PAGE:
The Verb to Be in Russian: How to Use It and When


We are gathered here today to dispel a myth, I mean, the myth about the Russian language: the verb “to be” in Russian.

In fact, many claim that the verb “to be” in Russian doesn’t exist.

Not only is it not true, but there are also THREE verbs “to be” in Russian: быть, бывать and являться! They are similar, but each of them follows different rules.

So why do people think Russians don’t use this verb?

That’s because the verb “to be” in the Russian language plays a totally different role than it does in Romance and Germanic languages.

In this post I’m going to investigate this role and don’t worry, because at the end you will find the PDF recap available for download.

Let’s begin!

to be in russian

The verb to be in Russian: Introduction

If you (like me) are a native speaker of a Romance or Germanic language, at school you were taught that every complete sentence should feature a verb, often according to the pattern: subject, verb and complement.

  • The cat is red
  • The table is made of wood
  • The pen is on the table

But not in Russia.

Russian children are taught that a verb is needed to connect subject and complement in complex sentences, but it’s by no means mandatory in simple sentences, especially in the present tense.

This explains why you won’t find a verb in many Russian sentences:

  • Море синее (The sea is blue)
  • Россия самая большая страна мира (Russia is the largest country in the world)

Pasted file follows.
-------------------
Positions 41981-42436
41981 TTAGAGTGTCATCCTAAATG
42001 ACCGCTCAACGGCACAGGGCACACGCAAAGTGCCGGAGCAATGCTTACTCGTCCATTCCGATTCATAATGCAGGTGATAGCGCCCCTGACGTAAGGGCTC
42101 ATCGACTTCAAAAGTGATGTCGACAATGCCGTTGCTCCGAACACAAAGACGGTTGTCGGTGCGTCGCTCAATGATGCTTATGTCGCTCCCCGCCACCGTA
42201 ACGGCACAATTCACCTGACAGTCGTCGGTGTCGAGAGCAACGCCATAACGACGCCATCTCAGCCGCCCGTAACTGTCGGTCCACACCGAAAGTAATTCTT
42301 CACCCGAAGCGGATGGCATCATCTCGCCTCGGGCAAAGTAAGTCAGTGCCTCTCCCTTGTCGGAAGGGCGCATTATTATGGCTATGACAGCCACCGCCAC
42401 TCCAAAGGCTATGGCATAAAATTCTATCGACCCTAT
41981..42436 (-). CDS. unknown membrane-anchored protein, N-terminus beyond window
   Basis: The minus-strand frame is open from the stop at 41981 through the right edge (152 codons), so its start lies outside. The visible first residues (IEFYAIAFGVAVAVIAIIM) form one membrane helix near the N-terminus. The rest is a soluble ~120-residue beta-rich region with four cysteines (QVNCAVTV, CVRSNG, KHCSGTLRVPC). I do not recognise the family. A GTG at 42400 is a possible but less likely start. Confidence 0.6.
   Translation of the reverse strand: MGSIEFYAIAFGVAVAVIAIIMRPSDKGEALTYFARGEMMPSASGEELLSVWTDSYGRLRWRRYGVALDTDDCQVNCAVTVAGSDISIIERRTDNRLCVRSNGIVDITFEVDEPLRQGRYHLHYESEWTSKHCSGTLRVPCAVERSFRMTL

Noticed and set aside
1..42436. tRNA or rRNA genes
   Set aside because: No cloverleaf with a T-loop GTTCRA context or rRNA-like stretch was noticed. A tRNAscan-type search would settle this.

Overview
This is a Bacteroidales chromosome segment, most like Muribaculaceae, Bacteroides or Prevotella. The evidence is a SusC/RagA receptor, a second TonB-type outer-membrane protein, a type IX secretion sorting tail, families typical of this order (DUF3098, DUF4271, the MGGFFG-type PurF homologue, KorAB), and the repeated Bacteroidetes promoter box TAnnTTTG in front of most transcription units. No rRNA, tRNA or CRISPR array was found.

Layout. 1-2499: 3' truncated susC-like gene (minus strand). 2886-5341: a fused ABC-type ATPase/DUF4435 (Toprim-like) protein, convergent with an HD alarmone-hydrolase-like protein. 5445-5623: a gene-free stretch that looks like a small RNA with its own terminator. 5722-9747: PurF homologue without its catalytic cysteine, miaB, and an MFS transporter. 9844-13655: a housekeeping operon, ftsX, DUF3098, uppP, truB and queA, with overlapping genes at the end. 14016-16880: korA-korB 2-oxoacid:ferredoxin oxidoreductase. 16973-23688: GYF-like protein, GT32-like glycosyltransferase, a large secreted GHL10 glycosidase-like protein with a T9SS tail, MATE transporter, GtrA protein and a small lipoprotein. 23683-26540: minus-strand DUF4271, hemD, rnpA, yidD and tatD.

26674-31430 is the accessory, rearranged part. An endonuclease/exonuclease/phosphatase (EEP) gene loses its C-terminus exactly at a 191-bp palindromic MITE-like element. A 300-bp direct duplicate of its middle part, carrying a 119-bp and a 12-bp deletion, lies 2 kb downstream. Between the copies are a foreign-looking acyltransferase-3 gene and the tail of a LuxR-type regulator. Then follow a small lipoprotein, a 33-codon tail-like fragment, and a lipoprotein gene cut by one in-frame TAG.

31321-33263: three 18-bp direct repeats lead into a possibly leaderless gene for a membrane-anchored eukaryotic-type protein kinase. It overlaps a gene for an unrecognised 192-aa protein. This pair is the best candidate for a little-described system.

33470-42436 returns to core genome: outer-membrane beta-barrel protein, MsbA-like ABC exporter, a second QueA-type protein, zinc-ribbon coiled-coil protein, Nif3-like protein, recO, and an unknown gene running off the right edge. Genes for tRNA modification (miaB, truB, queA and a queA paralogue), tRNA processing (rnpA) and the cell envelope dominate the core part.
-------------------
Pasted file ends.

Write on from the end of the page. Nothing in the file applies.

• Ручка на столе (or “ручка лежит на столе” – The pen is on the table)
  • Мне холодно (I’m cold)
  • Я в офис (I’m going to the office)

This is how the Russian language works: sometimes the verb “to be” is omitted, sometimes it’s replaced by an em dash that is called “тире” (tirè) and is not pronounced or by one of the Russian verbs of position.

This unbridgeable void creates a lot of problems at the beginning. I know, it takes time to get used to it.

However, sometime the verb “to be” in Russian is used. Here you’ll find out when and which one.


Let’s start with the imperfective verb 'являться' that it is the easiest to remember and use.

The pair “являться – явиться” means “to appear,” but the imperfective verb is also treated as “to be” in some sentences.

буду являться
будешь являтьсяявляйся
будет являться
Мыявляемсяявлялисьбудем являться
Выявляетесьявлялисьбудете являтьсяявляйтесь
Ониявляютсяявлялисьбудут являться

Now compare these sentences:

Наша компания является официальным дистрибьютором продуктов «AAA» в России. (Our company is the official distributor of “AAA” products in Russia)

Пельмени являются одним из самых популярных блюд в России. (Pelmeni are one of the most popular dishes in Russia)

Наша компания официальный дистрибьютор продуктов «AAA» в России. (Our company is the official distributor of “AAA” products in Russia)

Пельмени один из самых популярных блюд в России. (Pelmeni are one of the most popular dishes in Russia)

What do you see?

The two couples of sentences are identical in English, but not in Russian.

This is because the verb 'являться' makes the style more formal and therefore it’s used in writing or business presentations.

The sentence 'Антон является моим другом' (Anton is my friend) is fine from the point of view of grammar but sounds very strange. Russians would simply say 'Антон мой друг'.

ATTENTION! The verb 'являться' requires the instrumental case, while the тире is followed by the nominative case!

verb to be in russian